When a book leaves the nest


I finished IXEOS this week and sent everything off to my great production team at Streetlight Graphics.  As an indie author I’m still in charge of the cover and the final formatting and all the details, but since I’m not able to do those things myself, there’s a bittersweet moment when you release it and hope for the best.

Writing fiction is a strange profession. Even more than actors, we make stuff up for a living. We create people out of whole cloth, name them, nurture them, give them a home, a life, crazy foibles and wonderful qualities. We make this one a villain and that one a hero. How do we choose which is which? Who knows.

A lot of writers do elaborate studies of their characters before they write them. There are many forms you can download from the internet, like this one, to help you.

I don’t do that. Maybe because developing my characters is the last thing I do when working on a story (backwards, I know), when I start a novel I usually only know the following about my main characters:

  • First and last name and their nicknames if applicable
  • Physical appearance
  • Home town
  • Where they live now
  • Their job (which assumes certain educational dynamics)
  • Marital status

That’s it! I have really big Stickie notes (they’re about 6”x8”) that I write this information on, and I stick it to my wall so I don’t forget who’s who.  If a secondary character comes along who become important, they get a Stickie note, too. Once the story is underway, I almost never look at these bright orange or green rectangles adorning my wall.

Regardless of how you birth your people, you’re still very invested in them by the time you’ve written a novel. You don’t want to kill them off (although sometimes you have to); you don’t want them to turn out to be bad, when you thought they were good. You don’t even want to say goodbye to them when you type THE END, which is why so many of us write series using those same characters.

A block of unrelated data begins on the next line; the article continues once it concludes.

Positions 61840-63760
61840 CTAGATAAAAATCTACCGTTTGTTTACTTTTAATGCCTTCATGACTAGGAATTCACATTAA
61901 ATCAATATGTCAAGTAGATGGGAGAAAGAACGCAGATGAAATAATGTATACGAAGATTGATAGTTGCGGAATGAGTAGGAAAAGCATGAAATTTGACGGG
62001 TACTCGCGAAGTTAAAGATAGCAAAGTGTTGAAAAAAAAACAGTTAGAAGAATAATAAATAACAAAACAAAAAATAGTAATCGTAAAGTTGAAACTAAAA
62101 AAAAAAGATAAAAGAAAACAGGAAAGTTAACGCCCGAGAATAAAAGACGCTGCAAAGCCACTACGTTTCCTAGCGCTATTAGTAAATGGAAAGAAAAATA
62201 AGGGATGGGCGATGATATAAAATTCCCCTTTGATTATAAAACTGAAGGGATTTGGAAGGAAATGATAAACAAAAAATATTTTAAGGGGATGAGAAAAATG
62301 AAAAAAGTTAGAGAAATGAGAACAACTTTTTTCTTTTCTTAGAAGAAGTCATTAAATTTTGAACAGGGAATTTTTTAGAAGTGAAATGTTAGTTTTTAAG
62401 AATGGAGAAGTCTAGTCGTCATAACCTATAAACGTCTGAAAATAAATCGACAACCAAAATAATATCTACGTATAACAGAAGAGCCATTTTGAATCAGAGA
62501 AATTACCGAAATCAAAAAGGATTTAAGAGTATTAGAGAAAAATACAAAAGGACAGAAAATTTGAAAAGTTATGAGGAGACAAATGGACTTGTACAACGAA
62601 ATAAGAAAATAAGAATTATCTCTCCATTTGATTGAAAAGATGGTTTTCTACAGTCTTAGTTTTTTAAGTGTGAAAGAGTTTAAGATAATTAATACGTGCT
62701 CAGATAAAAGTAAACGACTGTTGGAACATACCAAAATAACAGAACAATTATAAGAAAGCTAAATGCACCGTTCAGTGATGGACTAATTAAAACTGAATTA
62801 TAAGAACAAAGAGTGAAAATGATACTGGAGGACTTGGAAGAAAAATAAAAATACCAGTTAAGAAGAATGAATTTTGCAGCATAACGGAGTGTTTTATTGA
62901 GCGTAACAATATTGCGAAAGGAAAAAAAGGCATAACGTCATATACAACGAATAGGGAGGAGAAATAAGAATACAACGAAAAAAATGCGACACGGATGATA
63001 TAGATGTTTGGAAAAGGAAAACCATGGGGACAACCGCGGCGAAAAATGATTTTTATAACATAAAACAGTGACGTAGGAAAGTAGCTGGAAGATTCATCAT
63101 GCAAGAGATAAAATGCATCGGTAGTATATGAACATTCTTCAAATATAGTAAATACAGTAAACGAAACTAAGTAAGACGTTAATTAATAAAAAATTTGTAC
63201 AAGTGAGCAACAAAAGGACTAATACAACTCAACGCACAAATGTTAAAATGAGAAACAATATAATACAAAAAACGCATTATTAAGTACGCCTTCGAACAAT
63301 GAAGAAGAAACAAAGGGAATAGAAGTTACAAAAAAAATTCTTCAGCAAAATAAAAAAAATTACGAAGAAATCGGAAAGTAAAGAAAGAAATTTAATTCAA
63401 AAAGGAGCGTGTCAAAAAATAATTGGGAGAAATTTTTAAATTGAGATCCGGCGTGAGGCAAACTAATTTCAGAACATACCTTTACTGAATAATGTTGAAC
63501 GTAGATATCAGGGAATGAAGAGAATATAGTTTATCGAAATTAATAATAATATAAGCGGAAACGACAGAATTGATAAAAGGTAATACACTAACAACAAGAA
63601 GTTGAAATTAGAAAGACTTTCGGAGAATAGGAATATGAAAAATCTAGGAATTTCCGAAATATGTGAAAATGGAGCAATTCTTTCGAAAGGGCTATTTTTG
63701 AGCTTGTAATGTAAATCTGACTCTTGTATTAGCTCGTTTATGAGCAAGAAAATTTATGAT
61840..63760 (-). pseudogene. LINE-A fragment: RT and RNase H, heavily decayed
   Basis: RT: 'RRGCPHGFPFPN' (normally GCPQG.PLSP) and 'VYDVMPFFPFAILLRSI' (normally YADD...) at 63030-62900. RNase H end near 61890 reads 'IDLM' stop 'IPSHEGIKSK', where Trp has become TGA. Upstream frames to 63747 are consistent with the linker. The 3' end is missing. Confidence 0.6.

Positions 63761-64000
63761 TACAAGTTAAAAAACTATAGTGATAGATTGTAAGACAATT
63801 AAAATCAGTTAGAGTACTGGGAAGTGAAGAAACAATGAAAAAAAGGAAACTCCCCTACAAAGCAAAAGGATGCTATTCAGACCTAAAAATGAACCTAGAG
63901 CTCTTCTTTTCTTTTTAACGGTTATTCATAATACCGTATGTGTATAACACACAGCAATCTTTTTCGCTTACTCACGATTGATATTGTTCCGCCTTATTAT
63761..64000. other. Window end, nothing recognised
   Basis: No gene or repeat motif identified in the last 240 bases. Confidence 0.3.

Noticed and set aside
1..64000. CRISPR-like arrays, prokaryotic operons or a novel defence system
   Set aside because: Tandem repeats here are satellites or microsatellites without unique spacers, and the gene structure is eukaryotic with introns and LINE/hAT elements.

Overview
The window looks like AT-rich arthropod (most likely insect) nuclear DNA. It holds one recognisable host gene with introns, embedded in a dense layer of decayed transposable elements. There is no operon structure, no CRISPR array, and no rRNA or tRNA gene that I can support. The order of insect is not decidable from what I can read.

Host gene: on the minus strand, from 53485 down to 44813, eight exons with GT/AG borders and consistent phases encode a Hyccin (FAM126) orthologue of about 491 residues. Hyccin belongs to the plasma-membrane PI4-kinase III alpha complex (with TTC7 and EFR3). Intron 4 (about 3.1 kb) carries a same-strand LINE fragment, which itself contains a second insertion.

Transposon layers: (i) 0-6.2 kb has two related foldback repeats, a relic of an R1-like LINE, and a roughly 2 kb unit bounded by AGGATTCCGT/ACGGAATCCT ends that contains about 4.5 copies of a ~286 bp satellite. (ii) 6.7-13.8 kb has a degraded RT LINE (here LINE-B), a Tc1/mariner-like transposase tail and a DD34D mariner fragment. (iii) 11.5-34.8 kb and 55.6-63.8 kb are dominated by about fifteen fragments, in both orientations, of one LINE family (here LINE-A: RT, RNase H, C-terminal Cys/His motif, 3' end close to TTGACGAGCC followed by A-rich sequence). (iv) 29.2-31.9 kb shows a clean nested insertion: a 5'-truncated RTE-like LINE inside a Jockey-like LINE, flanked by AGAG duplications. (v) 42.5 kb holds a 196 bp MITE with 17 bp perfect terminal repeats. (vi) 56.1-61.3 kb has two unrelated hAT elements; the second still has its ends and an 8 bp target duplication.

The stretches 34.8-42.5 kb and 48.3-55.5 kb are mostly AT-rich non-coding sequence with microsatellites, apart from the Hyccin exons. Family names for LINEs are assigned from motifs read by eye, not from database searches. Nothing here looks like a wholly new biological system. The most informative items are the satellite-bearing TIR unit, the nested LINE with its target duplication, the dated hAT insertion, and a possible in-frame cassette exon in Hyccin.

But even if they’re coming back in the next book (and in the case of IXEOS, they are), you still have to let them fly. You have to do your editing and make your notes and communicate your ideas to your production team, and then you have to hand that baby over to someone else to take care of for a while. (If you’re a parent, it’s not unlike the first time you got a babysitter.)

Which is what I did two days ago. I’m not sure what happened that day. When I woke up I had 6 more chapters to edit in my “big edit,” which is very detailed, and still needed to run it through my grammar programs. That should have been 2 pretty full days of work. But somehow, at 6:00 that evening, I was done! I couldn’t believe it. I’m not sure I was ready, to be honest. But I was done, and I got most of the information needed to produce the book compiled and sent off. By the end of that night the only thing left was the blurb.  I sent that yesterday.

So now it’s temporarily out of my hands. I have a pretty good idea of how I want the cover to look, but I’m open to other ideas, too, so I may end up with several very different mock-ups to choose from. Since this is YA, a new genre for me, the covers will all be very different from anything I’ve published before. That’s exciting but also a little scary – I know what I like in an action adventure cover. I don’t know what I like in a Young Adult! I guess we’ll find out…

I leave for Uganda three weeks from tomorrow. I’ll be out of the country without power and internet for two and half weeks. When I leave, I’ll either have a new baby just launched into cyber-space, or we’ll miss the deadline and I won’t get it out in the world until early March. But once it’s out there… Well, while I can edit and modify once it’s published, for the most part it’s got to stand on its own.

Pushing the “publish” button on Amazon and Barnes & Noble and Kobo and Smashwords is a lot like sending your child off to college… Except the books don’t call for money.


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Filed under Publishing, Self publishing, Writing

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